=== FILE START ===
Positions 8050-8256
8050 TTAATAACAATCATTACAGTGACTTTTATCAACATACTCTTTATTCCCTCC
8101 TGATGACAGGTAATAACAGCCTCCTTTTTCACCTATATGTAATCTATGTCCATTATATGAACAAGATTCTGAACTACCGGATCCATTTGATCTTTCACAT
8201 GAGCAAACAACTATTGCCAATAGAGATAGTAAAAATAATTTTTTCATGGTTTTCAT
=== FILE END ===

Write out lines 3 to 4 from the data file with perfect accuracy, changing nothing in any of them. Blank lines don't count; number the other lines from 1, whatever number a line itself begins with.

8101 TGATGACAGGTAATAACAGCCTCCTTTTTCACCTATATGTAATCTATGTCCATTATATGAACAAGATTCTGAACTACCGGATCCATTTGATCTTTCACAT
8201 GAGCAAACAACTATTGCCAATAGAGATAGTAAAAATAATTTTTTCATGGTTTTCAT